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Citizens of Asian AmericaDemocracy and Race during the Cold War$
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Cindy I-Fen Cheng

Print publication date: 2013

Print ISBN-13: 9780814759356

Published to NYU Press Scholarship Online: March 2016

DOI: 10.18574/nyu/9780814759356.001.0001

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McCarran Act Persecutions and the Fight for Alien Rights

McCarran Act Persecutions and the Fight for Alien Rights

Chapter:
(p.117) Chapter 4 McCarran Act Persecutions and the Fight for Alien Rights
Source:
Citizens of Asian America
Author(s):

Cindy I-Fen Cheng

Publisher:
NYU Press
DOI:10.18574/nyu/9780814759356.003.0005

This chapter examines the federal government's suppression of the political activities of Korean radicals in the United States in an effort to protect the integrity of the country's political system. After providing an overview of the McCarran Act of 1950 and the rise of the Los Angeles Committee for Protection of Foreign Born, the chapter explains how the McCarran Act was used by the federal government to monitor the nation's political activities and to identify the aliens, especially those from countries that had become communist, as most susceptible to communist infiltration. Citing the arrests of Korean immigrants David Hyun and Diamond Kimm, it highlights the U.S. government's narrow understanding of communist activities and which activities it deemed “un-American” and undermined the superiority of U.S. democracy. It also considers how the Hyun and Kimm cases revealed the efforts of progressive organizations to fight against the stigma of communism and of the foreign.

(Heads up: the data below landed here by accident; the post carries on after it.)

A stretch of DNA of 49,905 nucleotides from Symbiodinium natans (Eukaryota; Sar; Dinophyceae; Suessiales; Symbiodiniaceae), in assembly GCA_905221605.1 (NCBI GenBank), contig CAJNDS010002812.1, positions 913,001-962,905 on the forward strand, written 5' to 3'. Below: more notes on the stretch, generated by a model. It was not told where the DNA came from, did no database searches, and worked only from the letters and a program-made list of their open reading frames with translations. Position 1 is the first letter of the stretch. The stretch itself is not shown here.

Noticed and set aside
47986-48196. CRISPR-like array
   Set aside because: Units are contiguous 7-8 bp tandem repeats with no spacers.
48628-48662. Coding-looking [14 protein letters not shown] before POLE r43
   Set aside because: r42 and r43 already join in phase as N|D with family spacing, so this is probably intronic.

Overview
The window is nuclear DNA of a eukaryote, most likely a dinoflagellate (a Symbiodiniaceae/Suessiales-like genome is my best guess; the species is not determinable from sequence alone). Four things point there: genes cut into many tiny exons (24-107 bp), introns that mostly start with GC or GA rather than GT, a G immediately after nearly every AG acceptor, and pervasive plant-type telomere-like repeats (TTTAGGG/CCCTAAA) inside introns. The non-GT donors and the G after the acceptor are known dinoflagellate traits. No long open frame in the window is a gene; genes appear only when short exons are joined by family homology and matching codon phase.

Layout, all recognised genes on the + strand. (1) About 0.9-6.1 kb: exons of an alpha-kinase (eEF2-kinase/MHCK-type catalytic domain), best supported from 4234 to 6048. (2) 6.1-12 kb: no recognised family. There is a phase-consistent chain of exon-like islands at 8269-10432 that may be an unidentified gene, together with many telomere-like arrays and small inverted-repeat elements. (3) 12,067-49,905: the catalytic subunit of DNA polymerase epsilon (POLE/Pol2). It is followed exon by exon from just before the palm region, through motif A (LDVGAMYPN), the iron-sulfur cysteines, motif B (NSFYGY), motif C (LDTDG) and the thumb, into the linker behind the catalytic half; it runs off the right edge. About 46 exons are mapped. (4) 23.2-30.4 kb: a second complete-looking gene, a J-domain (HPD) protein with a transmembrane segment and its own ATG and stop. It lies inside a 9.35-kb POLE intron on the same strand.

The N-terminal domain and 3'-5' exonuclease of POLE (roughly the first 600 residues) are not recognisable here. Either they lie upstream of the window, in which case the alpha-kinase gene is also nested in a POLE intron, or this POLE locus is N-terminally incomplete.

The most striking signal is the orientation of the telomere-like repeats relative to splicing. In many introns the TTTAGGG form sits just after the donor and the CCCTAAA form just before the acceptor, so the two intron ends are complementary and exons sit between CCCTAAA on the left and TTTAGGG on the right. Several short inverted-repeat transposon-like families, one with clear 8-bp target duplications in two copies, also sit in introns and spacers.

Keywords:   political activities, McCarran Act 1950, Los Angeles Committee for Protection of Foreign Born, aliens, David Hyun, Diamond Kimm, U.S.democracy, progressive organizations, communism, Korean immigrants

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